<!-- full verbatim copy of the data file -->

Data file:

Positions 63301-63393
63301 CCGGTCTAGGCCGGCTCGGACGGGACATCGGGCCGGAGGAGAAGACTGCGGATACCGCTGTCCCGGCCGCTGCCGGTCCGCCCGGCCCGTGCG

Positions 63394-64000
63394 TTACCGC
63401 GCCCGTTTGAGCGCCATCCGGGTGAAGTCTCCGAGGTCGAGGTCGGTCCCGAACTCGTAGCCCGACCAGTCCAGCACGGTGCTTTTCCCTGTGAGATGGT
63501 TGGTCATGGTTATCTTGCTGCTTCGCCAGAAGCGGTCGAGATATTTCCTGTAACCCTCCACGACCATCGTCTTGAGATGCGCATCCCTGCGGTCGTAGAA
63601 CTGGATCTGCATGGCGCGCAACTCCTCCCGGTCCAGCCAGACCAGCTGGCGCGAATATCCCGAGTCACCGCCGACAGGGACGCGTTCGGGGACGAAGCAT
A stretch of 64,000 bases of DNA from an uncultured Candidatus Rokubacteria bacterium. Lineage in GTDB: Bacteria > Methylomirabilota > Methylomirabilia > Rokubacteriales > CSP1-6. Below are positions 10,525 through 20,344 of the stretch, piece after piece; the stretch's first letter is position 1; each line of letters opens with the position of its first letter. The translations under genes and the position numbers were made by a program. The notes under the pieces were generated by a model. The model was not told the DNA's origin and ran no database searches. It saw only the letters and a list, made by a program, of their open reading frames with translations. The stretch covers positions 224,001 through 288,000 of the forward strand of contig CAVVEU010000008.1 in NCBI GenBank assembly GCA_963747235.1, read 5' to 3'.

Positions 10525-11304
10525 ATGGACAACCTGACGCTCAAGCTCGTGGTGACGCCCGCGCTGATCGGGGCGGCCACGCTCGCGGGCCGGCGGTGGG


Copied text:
Positions 63301-63393
63301 CCGGTCTAGGCCGGCTCGGACGGGACATCGGGCCGGAGGAGAAGACTGCGGATACCGCTGTCCCGGCCGCTGCCGGTCCGCCCGGCCCGTGCG

Positions 63394-64000
63394 TTACCGC
63401 GCCCGTTTGAGCGCCATCCGGGTGAAGTCTCCGAGGTCGAGGTCGGTCCCGAACTCGTAGCCCGACCAGTCCAGCACGGTGCTTTTCCCTGTGAGATGGT
63501 TGGTCATGGTTATCTTGCTGCTTCGCCAGAAGCGGTCGAGATATTTCCTGTAACCCTCCACGACCATCGTCTTGAGATGCGCATCCCTGCGGTCGTAGAA
63601 CTGGATCTGCATGGCGCGCAACTCCTCCCGGTCCAGCCAGACCAGCTGGCGCGAATATCCCGAGTCACCGCCGACAGGGACGCGTTCGGGGACGAAGCAT
A stretch of 64,000 bases of DNA from an uncultured Candidatus Rokubacteria bacterium. Lineage in GTDB: Bacteria > Methylomirabilota > Methylomirabilia > Rokubacteriales > CSP1-6. Below are positions 10,525 through 20,344 of the stretch, piece after piece; the stretch's first letter is position 1; each line of letters opens with the position of its first letter. The translations under genes and the position numbers were made by a program. The notes under the pieces were generated by a model. The model was not told the DNA's origin and ran no database searches. It saw only the letters and a list, made by a program, of their open reading frames with translations. The stretch covers positions 224,001 through 288,000 of the forward strand of contig CAVVEU010000008.1 in NCBI GenBank assembly GCA_963747235.1, read 5' to 3'.

Positions 10525-11304
10525 ATGGACAACCTGACGCTCAAGCTCGTGGTGACGCCCGCGCTGATCGGGGCGGCCACGCTCGCGGGCCGGCGGTGGG